JAKARTA, July 12 (Reuters) - An Indonesian court has handed down jail sentences to six people, including a former referee and members of the national soccer association, in the country’s first trial over match-fixing, according to a statement on the court's website.
The three-month trial at the Banjarnegara district court on Java island was connected to a game in Indonesia's third tier league between Persibara Banjarnegara and PSIP Pemalang in 2018.
Pemalang had won the game 1-0, but the Persibara manager later reported to authorities suspicions of match-fixing, resulting in a police investigation
The suspects were charged under the country's fraud statute that can result in a maximum jail term of three years.
The six, who had already been banned for life from working in soccer in Indonesia, received sentences of up to three years in jail as well as fines.
A lawyer for Tjan Ling Eng, a former executive committee member of Indonesian soccer's governing body (PSSI), said his client would decide next week whether to appeal his 21-month jail sentence.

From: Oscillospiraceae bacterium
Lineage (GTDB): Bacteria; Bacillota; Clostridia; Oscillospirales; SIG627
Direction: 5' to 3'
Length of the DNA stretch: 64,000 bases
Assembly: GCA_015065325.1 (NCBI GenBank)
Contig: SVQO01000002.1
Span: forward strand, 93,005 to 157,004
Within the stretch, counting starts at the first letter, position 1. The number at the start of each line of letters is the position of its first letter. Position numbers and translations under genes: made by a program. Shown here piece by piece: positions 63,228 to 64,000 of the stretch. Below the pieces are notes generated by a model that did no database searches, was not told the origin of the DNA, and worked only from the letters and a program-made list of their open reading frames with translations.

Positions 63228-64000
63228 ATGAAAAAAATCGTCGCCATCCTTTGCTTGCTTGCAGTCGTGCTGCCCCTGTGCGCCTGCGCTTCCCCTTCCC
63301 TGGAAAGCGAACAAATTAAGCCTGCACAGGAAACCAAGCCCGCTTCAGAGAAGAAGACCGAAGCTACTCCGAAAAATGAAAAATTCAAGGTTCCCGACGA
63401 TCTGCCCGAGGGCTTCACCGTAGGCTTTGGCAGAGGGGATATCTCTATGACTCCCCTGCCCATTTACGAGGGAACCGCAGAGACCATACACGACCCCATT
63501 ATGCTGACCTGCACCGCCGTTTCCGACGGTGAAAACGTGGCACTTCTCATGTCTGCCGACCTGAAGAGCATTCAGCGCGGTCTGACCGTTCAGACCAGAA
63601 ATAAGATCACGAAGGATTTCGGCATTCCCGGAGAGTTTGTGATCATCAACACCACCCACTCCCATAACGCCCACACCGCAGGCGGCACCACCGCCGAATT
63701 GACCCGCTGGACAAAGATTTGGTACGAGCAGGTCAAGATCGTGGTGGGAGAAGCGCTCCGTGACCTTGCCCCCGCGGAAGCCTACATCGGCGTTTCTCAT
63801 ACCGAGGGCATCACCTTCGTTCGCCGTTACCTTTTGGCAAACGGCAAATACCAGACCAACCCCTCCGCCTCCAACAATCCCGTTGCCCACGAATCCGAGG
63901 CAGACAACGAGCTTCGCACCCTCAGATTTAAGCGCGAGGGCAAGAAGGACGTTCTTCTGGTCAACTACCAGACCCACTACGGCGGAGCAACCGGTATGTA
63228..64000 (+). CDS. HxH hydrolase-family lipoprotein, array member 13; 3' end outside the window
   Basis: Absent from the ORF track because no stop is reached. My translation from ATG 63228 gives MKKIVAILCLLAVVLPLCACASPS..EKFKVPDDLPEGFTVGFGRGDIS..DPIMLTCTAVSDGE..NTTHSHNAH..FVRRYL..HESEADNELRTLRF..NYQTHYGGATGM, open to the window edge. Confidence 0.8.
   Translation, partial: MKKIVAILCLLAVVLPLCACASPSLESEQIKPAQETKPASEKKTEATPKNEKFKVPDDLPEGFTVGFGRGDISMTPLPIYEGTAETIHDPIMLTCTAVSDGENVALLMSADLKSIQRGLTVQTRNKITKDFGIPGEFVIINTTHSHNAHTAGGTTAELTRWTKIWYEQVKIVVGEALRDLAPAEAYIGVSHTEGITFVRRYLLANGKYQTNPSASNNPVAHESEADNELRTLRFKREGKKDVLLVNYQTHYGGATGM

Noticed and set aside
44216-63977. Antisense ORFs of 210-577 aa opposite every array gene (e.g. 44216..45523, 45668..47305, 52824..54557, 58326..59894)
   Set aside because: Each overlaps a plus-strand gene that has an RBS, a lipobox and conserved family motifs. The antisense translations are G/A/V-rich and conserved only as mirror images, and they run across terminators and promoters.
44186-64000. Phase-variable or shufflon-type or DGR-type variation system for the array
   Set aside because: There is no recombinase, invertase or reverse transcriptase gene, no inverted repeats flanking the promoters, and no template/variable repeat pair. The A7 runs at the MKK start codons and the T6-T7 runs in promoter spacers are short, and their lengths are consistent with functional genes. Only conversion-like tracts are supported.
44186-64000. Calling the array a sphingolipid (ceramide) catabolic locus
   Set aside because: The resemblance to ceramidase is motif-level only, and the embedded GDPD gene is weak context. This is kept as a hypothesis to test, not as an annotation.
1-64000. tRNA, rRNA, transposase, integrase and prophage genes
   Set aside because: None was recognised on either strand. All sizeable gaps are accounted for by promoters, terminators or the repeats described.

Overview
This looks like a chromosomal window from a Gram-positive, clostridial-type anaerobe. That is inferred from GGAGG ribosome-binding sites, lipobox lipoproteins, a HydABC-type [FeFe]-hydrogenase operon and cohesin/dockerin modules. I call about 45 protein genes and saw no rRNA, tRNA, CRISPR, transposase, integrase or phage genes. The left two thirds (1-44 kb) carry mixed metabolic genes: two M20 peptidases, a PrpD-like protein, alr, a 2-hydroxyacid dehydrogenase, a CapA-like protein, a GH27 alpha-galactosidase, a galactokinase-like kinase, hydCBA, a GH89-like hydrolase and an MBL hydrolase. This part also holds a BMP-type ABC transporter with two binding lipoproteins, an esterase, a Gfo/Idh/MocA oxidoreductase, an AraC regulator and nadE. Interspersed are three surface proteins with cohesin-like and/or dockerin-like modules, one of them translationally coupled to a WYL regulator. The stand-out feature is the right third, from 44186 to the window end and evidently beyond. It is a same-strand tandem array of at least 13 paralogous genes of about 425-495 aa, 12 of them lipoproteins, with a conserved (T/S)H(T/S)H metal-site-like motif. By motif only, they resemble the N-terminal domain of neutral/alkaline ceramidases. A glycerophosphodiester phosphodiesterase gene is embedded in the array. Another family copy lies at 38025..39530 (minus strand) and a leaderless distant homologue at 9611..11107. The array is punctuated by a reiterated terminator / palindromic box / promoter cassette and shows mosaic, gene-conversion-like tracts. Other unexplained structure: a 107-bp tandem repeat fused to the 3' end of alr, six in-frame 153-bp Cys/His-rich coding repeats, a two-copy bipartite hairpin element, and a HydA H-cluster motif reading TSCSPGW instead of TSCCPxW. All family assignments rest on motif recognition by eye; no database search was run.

"My client did not commit match fixing in the third tier league," lawyer Kairul Anwar said by telephone.
Soccer is hugely popular in Indonesia but the local leagues have long been dogged by allegations of widespread match-fixing and corruption.
Akmal Marhali, an activist at a non-governmental group Save Our Soccer, welcomed the prosecution.
"This is the first time that a match-fixing case in soccer has been brought to prosecution. Other times the PSSI just imposed sanctions on its members," he said by telephone.
The Southeast Asian country was also barred from international soccer in 2015 due to government meddling in their domestic league, shutting them out of qualifying for the 2018 World Cup and 2019 Asian Cup. The ban was lifted in 2016. (Reporting by Jessica Damiana Editing by Ed Davies and Toby Davis)